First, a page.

After leaving the shelter, the snow soon turned to sleet, then rain yet again, caught in a personal identity crisis as we travelled across the ridge. Sanity was barely maintained through numerous games of "would you rather..." and sharing stories from back home in the states as we continued along the trail. It was also Dubya (the name we had given the dog, patriotically after our 43rd president) who kept smiles on our faces the entire trip. Playfully bounding through puddles that littered the trail and always leading the way, he kept morale just high enough for us all to keep going.
Finally reaching the descent into the valley, with the snow and rain starting to dissipate, we thought we were finally in the clear. What we didn't realize however, was when there is that much precipitation on top of the mountain, it all eventually goes somewhere... down. Reaching the bottom of the ridge we were greeted by the trail that would take us to hut number two. The problem was that there was no trail, but rather a long canal of water flowing along where the trail should have been.
What started as attempts to expertly avoid the water by jumping between the few dry parts of the trail soon turned into hiking straight through the makeshift creek, realizing that our boots could not get any more wet than they already were and a strong desire to make it to the next hut. Dubya remained to keep spirits high as he carelessly jumped through the puddles as the 9 of us grudgingly hiked through miles of ankle deep water.
Several hours and quite a few "river crossings" (poor drainage led to many large flood water rivers across the trail) later, we saw signage for the Port Craig hut, our safe haven for the night. Re-energized by the small glimmer of hope in such a dreary day, we carried on to complete the last 5km of the day.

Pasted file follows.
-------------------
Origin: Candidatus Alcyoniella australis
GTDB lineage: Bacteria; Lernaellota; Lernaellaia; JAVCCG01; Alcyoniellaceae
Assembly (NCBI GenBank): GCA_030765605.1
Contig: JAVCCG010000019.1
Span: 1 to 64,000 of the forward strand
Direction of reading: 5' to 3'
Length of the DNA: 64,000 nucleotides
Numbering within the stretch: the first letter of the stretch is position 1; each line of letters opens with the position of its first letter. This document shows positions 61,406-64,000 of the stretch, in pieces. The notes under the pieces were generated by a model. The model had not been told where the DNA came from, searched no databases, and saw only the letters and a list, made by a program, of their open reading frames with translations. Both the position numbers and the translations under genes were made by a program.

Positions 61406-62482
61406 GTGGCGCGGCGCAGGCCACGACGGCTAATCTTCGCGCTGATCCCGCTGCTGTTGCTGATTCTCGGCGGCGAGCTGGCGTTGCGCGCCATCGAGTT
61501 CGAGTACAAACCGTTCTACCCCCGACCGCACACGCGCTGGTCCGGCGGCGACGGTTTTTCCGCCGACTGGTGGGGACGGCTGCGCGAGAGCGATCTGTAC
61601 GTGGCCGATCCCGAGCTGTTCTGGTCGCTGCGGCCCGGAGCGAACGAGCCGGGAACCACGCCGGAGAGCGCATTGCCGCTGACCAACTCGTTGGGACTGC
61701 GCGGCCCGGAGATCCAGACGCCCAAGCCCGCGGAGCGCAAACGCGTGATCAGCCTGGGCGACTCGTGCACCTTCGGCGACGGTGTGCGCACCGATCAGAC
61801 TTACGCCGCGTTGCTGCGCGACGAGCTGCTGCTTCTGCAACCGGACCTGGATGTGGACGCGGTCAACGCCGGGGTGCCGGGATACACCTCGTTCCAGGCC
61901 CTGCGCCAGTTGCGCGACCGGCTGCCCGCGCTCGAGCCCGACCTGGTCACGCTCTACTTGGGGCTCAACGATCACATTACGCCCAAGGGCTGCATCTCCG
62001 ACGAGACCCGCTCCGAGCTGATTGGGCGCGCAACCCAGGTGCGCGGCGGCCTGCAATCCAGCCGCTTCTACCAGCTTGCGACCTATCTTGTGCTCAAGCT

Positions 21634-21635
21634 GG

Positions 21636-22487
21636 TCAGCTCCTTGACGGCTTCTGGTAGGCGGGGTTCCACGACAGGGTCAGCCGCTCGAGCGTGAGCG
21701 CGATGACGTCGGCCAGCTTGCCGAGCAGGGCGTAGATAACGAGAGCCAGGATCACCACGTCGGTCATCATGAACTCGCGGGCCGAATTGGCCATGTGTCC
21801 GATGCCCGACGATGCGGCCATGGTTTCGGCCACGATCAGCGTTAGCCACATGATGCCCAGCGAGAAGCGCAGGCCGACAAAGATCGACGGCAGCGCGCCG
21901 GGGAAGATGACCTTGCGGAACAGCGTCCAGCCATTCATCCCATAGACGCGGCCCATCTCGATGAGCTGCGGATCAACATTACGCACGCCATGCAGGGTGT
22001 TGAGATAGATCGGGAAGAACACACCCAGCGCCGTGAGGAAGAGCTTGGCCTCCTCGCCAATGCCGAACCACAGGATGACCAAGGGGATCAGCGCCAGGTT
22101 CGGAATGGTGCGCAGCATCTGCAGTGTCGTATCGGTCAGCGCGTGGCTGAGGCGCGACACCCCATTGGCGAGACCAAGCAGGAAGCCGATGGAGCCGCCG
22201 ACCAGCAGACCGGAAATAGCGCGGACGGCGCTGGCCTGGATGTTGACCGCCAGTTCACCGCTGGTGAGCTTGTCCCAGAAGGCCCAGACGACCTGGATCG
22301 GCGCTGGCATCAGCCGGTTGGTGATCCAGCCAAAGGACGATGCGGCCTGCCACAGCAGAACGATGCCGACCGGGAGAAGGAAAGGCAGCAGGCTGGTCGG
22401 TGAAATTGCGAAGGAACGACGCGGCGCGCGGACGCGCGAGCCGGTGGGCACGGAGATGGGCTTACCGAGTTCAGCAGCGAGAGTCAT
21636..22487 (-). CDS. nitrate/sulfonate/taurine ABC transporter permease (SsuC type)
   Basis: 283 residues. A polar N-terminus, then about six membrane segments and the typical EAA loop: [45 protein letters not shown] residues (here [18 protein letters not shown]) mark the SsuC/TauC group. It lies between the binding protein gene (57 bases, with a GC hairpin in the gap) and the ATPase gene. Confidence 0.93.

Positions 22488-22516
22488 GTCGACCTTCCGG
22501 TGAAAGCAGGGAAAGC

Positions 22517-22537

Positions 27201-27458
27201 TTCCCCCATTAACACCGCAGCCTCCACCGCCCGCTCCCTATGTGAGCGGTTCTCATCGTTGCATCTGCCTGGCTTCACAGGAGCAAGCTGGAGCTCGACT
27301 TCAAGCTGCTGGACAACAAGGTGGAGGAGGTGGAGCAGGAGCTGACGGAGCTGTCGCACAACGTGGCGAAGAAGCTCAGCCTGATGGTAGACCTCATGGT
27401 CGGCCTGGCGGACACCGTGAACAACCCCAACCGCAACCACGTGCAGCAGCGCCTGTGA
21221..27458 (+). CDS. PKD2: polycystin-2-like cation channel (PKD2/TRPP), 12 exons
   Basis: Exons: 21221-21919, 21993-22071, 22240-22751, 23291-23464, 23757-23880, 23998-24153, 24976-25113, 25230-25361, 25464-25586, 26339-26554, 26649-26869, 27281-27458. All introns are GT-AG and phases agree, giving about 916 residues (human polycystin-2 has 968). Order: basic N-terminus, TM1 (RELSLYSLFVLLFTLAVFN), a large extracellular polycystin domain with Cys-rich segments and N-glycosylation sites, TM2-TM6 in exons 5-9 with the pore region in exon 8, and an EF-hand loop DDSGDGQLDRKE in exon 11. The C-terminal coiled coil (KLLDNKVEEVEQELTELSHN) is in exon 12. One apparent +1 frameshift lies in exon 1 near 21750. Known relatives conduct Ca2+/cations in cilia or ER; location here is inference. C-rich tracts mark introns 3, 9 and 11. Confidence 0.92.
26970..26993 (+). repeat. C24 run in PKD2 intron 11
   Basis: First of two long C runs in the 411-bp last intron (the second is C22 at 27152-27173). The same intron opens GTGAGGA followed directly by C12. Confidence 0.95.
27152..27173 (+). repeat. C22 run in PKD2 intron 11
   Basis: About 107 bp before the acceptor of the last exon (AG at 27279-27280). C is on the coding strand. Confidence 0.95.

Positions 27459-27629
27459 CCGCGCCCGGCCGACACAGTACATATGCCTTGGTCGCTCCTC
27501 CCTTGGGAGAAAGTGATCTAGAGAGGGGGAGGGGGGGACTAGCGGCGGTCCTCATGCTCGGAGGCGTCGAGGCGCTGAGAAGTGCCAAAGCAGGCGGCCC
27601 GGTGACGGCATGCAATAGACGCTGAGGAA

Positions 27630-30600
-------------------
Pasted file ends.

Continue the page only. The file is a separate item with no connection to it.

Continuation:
|Port Craig DOC Hut|
|A thermal top, a pair of compression shorts, and a pair of stolen slippers, the only remaining clothes after day two|
Photo courtesy of Justin Dalaba
|Group photo on the morning of day three|
Photo courtesy of Morgan Toms
We were appreciative to be greeted by fair weather for our last day of hiking, knowing it was going to be a long 19km back to the car park. Split between sadness that the trip had to end and pure joy that it was finally coming to a finish, 9 hours later we ended up back at the car park. Walking back to the cars and taking off our packs after a long 9 hours, Dubya ran back into the field he had ran out of just 3 days prior, going to rejoin his real family after his short weekend vacation.
Finally we had reached the end of our journey. 3 days and 57km later, full of steep climbs, thunder snow storms, flooded trails, hut wine nights, and man's best friend with us the entire way, we had conquered the Hump Ridge track. Bruised, soaked, sore, and ready for a whole lot of fish n chips and a real bed, we packed up the cars and the car park slowly became a spec in the rear view mirror. A trip that will never be forgotten, Hump Ridge will ever be in my heart the simultaneously best and worst backpacking trip I have ever taken.
|A solid batch of fish n' chips to celebrate a successful tramp|